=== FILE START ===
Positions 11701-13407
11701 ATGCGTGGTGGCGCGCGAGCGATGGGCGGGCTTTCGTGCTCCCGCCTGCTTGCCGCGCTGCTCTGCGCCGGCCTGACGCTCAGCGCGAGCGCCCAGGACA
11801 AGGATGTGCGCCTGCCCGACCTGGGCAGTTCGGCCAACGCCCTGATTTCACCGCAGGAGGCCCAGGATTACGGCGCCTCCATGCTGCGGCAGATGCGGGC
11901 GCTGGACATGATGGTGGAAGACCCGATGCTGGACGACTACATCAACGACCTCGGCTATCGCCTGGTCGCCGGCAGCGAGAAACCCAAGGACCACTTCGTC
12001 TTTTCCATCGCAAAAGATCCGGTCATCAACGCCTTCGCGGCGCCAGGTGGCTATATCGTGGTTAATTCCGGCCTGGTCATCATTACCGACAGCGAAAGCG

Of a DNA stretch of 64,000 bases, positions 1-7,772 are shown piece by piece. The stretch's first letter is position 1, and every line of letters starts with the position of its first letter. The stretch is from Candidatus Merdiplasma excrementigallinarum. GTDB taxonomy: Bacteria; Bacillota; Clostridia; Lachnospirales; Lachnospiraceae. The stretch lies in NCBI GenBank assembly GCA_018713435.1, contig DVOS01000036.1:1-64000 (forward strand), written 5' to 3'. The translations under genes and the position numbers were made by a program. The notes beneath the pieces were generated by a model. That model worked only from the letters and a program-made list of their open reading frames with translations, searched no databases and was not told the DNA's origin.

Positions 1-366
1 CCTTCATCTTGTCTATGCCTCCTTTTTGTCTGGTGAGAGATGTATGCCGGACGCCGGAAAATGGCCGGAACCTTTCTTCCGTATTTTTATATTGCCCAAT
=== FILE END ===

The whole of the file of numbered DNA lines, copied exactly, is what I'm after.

Positions 11701-13407
11701 ATGCGTGGTGGCGCGCGAGCGATGGGCGGGCTTTCGTGCTCCCGCCTGCTTGCCGCGCTGCTCTGCGCCGGCCTGACGCTCAGCGCGAGCGCCCAGGACA
11801 AGGATGTGCGCCTGCCCGACCTGGGCAGTTCGGCCAACGCCCTGATTTCACCGCAGGAGGCCCAGGATTACGGCGCCTCCATGCTGCGGCAGATGCGGGC
11901 GCTGGACATGATGGTGGAAGACCCGATGCTGGACGACTACATCAACGACCTCGGCTATCGCCTGGTCGCCGGCAGCGAGAAACCCAAGGACCACTTCGTC
12001 TTTTCCATCGCAAAAGATCCGGTCATCAACGCCTTCGCGGCGCCAGGTGGCTATATCGTGGTTAATTCCGGCCTGGTCATCATTACCGACAGCGAAAGCG

Of a DNA stretch of 64,000 bases, positions 1-7,772 are shown piece by piece. The stretch's first letter is position 1, and every line of letters starts with the position of its first letter. The stretch is from Candidatus Merdiplasma excrementigallinarum. GTDB taxonomy: Bacteria; Bacillota; Clostridia; Lachnospirales; Lachnospiraceae. The stretch lies in NCBI GenBank assembly GCA_018713435.1, contig DVOS01000036.1:1-64000 (forward strand), written 5' to 3'. The translations under genes and the position numbers were made by a program. The notes beneath the pieces were generated by a model. That model worked only from the letters and a program-made list of their open reading frames with translations, searched no databases and was not told the DNA's origin.

Positions 1-366
1 CCTTCATCTTGTCTATGCCTCCTTTTTGTCTGGTGAGAGATGTATGCCGGACGCCGGAAAATGGCCGGAACCTTTCTTCCGTATTTTTATATTGCCCAAT